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August 13, 2019


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In regard to the mind-only doctrine, what I see most commonly is an attempt to force Buddhism to conform to a materialist world view.

Just as a typical sentient lost in samsara identifies the manifestation of sensory consciousness – indeed the very phenomena of “beings” in general – as an identity (whereas Buddha taught people to give up this notion), it is the most common assumption in our age that whatever the Buddha has to say about the nature of existence was limited by his faulty knowledge of science. And because the Buddha didn’t have the benefit of our vast knowledge of the universe, therefore we in our modern age should rely on modern science to “truly” explain the nature of existence, while picking and choosing through the Buddhist teachings for those things that stack up alongside a materialist worldview – even though the Buddha and realized masters throughout time have warned such a position is based in ignorance and leads to suffering.

Accordingly there is a kind of retrofitting going on in Buddhism today where some people might still intuitively understand that the wisdom of the Tathagata is superior to any worldly wisdom, but are unable to accept that their own view of the world, built on the foundations of materialism, is what must change to be in conformity with Buddhism (and not the other way around). In other words, most people who approach Buddhism today do so from a position of tremendous arrogance and far from being able to take up the renunciative and introspective path of Buddhist inquiry, simply carry along their baggage in hopes that by doing so they will obtain the best of both worlds – a happy, convenient existence as an objective being in an objective world with a little millennial wisdom on the side to chit-chat about on Reddit or after yoga class.

Anyone who takes a good look at this world will be forced to realize that far from being better off today (oh sure, we have more conveniences and comforts, but at what cost?), our world is spiritually confused. I have even heard it said that we should not as Buddhists concern ourselves with the general category of “spirituality” at all since it is misleading. There is a rising tide of “secular Buddhism” casting many adrift. Others claim there is an eternal identity they call a soul because this is what is taught in Abrahamic teachings, and hope to make Buddhism confirm with this assumptions. Still others attempt to cobble together a personal spiritual system borrowing from superstition and utter nonsense like “the law of attraction” or new age psychobabble.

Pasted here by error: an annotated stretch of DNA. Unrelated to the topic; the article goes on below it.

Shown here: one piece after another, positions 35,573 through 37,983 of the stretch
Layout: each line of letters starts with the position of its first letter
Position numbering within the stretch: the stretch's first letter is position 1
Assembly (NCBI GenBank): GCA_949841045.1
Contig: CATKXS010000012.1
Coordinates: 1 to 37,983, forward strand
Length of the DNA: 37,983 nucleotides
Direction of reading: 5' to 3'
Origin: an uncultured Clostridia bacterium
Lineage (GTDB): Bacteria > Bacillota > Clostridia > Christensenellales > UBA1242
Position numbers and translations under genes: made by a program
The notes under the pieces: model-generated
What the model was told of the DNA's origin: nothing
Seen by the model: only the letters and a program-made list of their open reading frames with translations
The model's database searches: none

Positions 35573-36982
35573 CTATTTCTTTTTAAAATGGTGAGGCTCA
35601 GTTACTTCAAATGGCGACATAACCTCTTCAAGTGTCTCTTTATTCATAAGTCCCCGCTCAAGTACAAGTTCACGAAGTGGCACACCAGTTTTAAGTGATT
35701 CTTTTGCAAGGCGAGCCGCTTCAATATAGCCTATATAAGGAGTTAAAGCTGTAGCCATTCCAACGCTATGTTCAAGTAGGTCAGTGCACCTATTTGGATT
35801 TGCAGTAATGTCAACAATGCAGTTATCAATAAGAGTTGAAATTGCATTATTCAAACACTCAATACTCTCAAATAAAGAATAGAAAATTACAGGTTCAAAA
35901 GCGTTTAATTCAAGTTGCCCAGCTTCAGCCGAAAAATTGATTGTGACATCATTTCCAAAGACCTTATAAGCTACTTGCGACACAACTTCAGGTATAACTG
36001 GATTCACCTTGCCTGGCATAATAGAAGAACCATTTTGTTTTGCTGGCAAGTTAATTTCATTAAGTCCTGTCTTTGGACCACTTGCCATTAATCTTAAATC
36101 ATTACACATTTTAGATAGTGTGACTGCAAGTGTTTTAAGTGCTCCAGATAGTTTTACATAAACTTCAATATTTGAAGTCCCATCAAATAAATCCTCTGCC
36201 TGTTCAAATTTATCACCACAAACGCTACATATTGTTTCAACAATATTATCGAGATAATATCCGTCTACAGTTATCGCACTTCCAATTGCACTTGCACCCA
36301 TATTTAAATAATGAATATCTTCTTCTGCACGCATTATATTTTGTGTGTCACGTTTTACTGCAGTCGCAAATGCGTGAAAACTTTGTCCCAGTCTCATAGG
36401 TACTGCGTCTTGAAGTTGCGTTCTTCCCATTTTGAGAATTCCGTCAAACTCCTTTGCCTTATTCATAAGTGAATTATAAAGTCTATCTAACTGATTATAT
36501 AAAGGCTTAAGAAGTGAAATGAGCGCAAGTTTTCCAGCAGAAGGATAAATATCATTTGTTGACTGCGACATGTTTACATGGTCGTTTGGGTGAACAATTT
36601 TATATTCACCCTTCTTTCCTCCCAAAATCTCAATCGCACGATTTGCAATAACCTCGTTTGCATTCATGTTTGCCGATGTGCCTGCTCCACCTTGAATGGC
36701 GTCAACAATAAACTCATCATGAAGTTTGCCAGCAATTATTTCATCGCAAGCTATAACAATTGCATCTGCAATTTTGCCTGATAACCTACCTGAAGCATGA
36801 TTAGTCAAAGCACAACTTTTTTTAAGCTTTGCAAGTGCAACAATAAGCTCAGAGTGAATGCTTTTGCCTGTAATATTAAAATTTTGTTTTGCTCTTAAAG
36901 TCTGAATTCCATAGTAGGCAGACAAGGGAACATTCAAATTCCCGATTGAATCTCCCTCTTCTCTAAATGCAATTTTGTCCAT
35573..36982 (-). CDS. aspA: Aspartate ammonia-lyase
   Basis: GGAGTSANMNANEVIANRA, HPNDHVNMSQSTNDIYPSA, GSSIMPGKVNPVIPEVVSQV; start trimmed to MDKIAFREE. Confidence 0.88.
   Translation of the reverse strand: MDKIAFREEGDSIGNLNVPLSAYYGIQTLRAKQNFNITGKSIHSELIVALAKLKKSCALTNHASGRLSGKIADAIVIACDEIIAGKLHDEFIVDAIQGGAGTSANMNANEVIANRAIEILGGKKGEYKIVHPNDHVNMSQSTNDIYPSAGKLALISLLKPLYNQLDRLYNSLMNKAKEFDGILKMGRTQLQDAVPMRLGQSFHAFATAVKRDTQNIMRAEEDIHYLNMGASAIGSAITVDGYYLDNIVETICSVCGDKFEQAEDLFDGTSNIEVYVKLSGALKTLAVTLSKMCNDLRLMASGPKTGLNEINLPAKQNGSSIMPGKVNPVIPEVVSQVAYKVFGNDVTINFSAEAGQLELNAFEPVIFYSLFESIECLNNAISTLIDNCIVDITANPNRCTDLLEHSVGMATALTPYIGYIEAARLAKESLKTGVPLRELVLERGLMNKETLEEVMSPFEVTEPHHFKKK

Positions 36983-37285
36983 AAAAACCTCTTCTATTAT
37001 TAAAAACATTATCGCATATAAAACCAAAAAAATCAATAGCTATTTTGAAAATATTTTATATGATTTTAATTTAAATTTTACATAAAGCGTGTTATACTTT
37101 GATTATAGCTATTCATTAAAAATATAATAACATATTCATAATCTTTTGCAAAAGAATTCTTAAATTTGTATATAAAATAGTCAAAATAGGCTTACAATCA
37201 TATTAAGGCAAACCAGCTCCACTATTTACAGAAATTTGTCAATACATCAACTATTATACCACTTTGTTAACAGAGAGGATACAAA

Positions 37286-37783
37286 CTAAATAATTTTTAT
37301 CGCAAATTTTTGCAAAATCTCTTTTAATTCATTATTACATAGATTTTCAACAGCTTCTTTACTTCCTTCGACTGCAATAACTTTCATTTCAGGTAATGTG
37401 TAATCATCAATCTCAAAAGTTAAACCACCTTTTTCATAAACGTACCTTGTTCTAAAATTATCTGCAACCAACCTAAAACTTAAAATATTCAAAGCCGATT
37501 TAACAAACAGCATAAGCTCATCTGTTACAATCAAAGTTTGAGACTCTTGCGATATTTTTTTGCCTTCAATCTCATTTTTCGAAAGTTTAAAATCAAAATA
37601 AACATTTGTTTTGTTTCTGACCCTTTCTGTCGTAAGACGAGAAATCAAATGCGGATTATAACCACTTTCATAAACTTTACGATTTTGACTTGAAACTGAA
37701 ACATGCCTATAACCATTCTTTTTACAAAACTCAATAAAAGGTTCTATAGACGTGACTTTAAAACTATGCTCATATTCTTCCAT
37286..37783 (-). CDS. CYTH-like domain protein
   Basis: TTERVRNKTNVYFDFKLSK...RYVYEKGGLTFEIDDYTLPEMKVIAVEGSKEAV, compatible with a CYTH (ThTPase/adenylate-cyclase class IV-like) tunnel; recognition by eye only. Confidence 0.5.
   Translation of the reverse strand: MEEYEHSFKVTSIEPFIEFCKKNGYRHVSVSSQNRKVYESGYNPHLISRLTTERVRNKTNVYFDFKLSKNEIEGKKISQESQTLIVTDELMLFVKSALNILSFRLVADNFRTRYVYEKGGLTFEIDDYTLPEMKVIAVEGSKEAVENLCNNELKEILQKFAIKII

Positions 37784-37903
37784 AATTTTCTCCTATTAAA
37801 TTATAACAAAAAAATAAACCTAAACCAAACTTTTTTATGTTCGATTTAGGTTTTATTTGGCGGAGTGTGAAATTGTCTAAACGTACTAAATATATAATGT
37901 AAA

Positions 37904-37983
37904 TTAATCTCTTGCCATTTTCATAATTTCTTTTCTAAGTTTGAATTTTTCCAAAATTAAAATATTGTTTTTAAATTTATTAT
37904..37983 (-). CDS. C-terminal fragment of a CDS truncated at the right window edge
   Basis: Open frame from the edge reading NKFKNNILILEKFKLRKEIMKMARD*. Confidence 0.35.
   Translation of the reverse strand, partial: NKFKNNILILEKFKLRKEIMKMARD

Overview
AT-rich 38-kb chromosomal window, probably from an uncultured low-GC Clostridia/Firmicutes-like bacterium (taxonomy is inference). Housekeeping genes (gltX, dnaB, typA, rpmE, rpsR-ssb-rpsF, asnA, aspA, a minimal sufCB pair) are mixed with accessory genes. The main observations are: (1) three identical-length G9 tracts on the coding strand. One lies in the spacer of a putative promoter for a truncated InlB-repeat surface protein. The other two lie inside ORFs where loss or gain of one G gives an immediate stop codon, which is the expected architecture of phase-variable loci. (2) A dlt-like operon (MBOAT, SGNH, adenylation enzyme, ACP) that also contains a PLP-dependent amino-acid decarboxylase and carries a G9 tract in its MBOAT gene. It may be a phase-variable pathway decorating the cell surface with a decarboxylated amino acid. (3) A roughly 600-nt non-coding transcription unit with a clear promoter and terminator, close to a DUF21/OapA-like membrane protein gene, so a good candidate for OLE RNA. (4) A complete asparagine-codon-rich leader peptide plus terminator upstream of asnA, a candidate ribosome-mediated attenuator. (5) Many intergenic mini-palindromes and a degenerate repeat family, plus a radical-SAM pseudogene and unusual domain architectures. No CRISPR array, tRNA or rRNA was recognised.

These are all expressions of spiritual confusion. And it is precisely this confusion which leads to global climate change, mass extinction of species (possibly including our own), the continued threat of nuclear annihilation, highly distorted economic systems, political corruption, mass shootings, famine, disease, and calamity of every imaginable variety including, I might point out, deep nihilistic despair. A despair, I add, that touches almost every aspect of modern life from its constant pursuit of things and wealth, preserving youth and beauty and physical perfection, seeking every kind of carnal or emotional pleasure, moral degradation and evil conduct in every form, and frantically searching around for answers that somehow cannot seem to be found in science nor religion nor philosophy nor any diversion money can buy or mother nature can offer. I could go on and on about this but it is quite clear our world is getting worse, and it will continue to degrade because of ignorance.

To escape from this trap requires an entire reversal in one's way of thinking. A complete and gestalt revision of how we understand reality. It might even be said a renunciation of the known – at least in so far as we recognize what exactly are the limits of what is known, and beyond this, what is even knowable. Can we know everything? This is not an idle question. Can everything be known? The Tathagata seems to say yes, but what kind of knowing is this? It is certainly not the kind of knowing one finds in a library or college classroom, or found on some computer database. Clearly it is not a special conceptual position or some kind of formula. This level of wisdom is transcendent and does not depend on the things in the world or appearances of phenomena, places and beings.

It is neither separate nor the same, and once the Buddha principle is recognized as one’s very own mind, no longer is it necessary to thirst after answers in ancient texts nor chase after false delights. All the unanswered questions dissolve of their own, and with them the tight bonds of attachment to this world, with all its obvious suffering, loosen and are relieved. Phenomena lose the power to deceive, and can be seen as mere ephemeral apparitions without their own substance. It does not require any scientific knowledge whatsoever to recognize it but is immediately and entirely clear to those with the wisdom to see it, without the slightest thought on the matter and completely independent of how the material world appears to operate.

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